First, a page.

Check the instruction manual and official website of the manufacturer for information on how you can fix it.
If your electric toothbrush is still under warranty, we recommend bringing it to a service center or contacting the manufacturer directly for a diagnosis and specific instructions on how to fix your toothbrush.
Step 2: Wrap the Handle for a Quiet Toothbrush Experience
Much like any other soundproofing or sound reduction technique, placing a layer between the source of the noise and the air (or another surface where the noise can travel) can significantly decrease the sound that travels through the air.
In other words…
The fastest and easiest way to immediately reduce the noise levels of toothbrushes is to wrap something around the toothbrush, like a hand towel.
This muffles both sounds and vibrations, making it easier to hold, as well.
Just make sure the wrapping material is clean first, kay? After all, you don’t want to compromise hygiene because you’re desperate to get rid of the noise!
You can just reuse a clean rag, a towel, or anything else for this purpose. Microfiber is useful.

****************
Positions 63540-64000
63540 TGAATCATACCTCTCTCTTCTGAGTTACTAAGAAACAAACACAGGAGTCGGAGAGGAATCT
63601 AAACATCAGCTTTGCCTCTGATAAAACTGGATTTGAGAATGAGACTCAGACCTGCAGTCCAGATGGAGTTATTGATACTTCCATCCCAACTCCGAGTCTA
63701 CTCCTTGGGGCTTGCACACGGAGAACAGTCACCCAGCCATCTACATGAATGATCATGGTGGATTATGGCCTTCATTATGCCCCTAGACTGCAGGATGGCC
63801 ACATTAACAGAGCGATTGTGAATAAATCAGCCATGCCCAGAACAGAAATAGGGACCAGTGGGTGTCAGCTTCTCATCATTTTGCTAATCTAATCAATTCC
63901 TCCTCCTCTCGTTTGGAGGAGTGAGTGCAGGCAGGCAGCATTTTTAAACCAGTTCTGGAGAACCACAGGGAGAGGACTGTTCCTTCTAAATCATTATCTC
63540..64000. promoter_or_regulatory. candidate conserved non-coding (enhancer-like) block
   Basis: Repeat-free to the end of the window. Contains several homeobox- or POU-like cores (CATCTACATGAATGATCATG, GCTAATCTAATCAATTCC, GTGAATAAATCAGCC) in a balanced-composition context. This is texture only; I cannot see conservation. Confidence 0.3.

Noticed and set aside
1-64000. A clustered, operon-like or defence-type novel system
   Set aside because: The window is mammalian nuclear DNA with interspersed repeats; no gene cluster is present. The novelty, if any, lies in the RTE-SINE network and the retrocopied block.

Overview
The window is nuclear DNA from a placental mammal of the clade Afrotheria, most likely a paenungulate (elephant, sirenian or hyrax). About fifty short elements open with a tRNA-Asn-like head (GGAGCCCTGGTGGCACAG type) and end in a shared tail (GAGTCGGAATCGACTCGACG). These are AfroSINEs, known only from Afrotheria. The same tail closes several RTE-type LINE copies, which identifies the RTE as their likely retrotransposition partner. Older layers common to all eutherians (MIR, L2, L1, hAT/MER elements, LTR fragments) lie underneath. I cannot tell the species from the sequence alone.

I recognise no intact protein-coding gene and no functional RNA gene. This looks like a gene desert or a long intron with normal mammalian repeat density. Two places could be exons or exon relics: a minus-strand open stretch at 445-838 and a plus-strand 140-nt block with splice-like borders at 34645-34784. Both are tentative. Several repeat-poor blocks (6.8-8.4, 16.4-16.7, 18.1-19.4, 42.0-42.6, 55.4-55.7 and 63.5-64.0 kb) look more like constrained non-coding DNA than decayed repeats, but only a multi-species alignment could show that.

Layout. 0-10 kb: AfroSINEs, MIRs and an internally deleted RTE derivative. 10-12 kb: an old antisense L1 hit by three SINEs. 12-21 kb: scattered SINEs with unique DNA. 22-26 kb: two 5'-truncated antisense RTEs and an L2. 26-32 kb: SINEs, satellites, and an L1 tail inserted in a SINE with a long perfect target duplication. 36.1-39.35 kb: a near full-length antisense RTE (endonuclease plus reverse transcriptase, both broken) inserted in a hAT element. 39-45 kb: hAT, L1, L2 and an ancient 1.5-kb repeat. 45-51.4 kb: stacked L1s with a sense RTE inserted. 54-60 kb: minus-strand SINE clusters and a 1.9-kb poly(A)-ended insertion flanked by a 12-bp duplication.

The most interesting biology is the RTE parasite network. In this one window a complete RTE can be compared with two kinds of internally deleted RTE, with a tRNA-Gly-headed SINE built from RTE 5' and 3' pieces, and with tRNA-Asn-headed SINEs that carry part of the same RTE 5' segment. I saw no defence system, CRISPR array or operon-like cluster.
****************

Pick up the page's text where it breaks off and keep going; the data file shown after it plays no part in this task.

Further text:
- Remember that the thicker the material, the more it will reduce the noise. However, make sure it’s not too thick that it will make it too difficult for you to hold the toothbrush in your hand.
- Make sure that whatever cloth you use, it’s clean enough to get close to your mouth.
- Do not overuse them too much and wash and change them out regularly if you are going to be doing this every time you brush.
Avoid any cloth that may be too slippery, especially when it gets wet, as this can provide a means to drop your toothbrush.
We don’t know about you, but we certainly wouldn’t feel comfortable reusing a toothbrush with a head that has touched the floor. Talk about irksome.
We also don’t recommend using permanent a fabric casing, as it can cause other issues, such as static. Now that will certainly be one wake up call!
Place the cloth on the spot where the head meets the body so that it reduces the most noise.
Step 3: Keep Your Electric Toothbrush Quiet By Maintaining Its Good Condition
Keeping any electric machine, tool, or gadget in excellent condition will ensure you can use it for a long time with no problems.
As we’ve mentioned, an unusually loud electric toothbrush may be its way of telling you that something is wrong.
So make sure you check the user manual and manufacturer’s instructions for specific pointers on how best to charge and take care of your unit.
- To make your electric toothbrush as quiet as possible, avoid getting indicated parts wet and do not overcharge it to maintain its lithium-ion batteries in excellent condition.
- Your electric toothbrush may also require cleaning from time to time, especially if some leftover toothbrushing residue has built up on the bottom or on the charging stand. Give it a wipe with a cloth and with some gentle cleanser before drying it off with a dry towel.